Miles driven: 769.1 I didn't drive anywhere on Sunday, so that means I drove 192.3 miles on average per day.  Right?

Average miles per gallon of gas: 34.5

Gallons used: 22.3.  Thank you fourth grade math class and Kathryn Smith!

Approximate cost of gas: $88.00, if I round to $4.00 per gallon.

Columbia River Crossings: 2.  My first crossing as a driver was on July 19th.  The I-205 bridge  was an undramatic span, my favorite kind of bridge.  So ho-hum was it, that I didn't know that the Columbia was rolling on beneath me until I was halfway across.  It was an exciting moment, when I realized that I was in Oregon, birthplace of my father.  The other crossing was east of The Dalles, over the Sam Hill bridge, on my way to Maryhill, Washington.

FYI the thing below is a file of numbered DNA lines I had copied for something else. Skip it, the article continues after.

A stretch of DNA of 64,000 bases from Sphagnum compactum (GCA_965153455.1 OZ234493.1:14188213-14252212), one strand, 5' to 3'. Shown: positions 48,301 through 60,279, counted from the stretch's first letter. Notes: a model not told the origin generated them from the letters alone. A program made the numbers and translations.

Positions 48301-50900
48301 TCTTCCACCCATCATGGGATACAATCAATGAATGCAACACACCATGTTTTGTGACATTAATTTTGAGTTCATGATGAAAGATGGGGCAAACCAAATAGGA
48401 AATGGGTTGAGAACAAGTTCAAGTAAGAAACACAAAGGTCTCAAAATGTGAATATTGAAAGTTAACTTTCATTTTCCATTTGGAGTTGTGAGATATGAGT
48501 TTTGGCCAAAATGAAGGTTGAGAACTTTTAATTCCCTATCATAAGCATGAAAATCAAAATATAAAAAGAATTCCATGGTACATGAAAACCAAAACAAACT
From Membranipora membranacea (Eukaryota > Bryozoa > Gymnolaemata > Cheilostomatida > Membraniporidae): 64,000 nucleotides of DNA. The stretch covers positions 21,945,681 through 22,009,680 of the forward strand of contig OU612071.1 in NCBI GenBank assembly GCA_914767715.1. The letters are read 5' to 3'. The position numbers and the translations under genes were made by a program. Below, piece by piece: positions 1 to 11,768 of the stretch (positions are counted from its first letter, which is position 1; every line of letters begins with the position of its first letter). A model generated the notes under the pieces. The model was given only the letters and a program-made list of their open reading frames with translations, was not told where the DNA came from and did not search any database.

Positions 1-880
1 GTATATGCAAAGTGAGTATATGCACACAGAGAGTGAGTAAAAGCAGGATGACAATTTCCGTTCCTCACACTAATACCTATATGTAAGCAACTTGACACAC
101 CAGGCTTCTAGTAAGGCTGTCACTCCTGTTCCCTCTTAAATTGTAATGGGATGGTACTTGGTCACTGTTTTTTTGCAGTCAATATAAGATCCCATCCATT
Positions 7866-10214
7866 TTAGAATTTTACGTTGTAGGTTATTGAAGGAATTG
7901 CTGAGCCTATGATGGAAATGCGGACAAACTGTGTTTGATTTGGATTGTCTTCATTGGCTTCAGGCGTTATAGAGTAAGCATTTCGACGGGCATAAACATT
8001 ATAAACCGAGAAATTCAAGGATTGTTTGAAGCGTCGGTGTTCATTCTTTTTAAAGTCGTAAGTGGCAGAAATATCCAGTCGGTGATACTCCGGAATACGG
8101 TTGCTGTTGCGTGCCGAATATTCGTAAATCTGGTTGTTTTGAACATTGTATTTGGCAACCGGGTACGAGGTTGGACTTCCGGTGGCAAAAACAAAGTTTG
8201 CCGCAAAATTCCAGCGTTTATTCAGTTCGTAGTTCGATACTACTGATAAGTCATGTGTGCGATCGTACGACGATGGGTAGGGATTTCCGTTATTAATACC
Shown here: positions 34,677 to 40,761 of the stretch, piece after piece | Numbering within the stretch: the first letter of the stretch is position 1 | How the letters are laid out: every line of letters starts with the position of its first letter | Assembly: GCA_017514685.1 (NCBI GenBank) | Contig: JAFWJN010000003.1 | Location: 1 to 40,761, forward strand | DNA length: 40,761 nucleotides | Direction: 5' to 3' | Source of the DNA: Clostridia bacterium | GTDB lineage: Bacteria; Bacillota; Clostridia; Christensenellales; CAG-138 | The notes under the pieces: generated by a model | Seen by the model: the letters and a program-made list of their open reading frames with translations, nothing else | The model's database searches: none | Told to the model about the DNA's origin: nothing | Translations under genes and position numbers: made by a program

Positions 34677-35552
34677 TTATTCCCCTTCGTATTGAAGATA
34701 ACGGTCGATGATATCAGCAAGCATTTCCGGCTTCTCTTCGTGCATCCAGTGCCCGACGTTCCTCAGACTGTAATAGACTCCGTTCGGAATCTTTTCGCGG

Marquam Bridge, Portland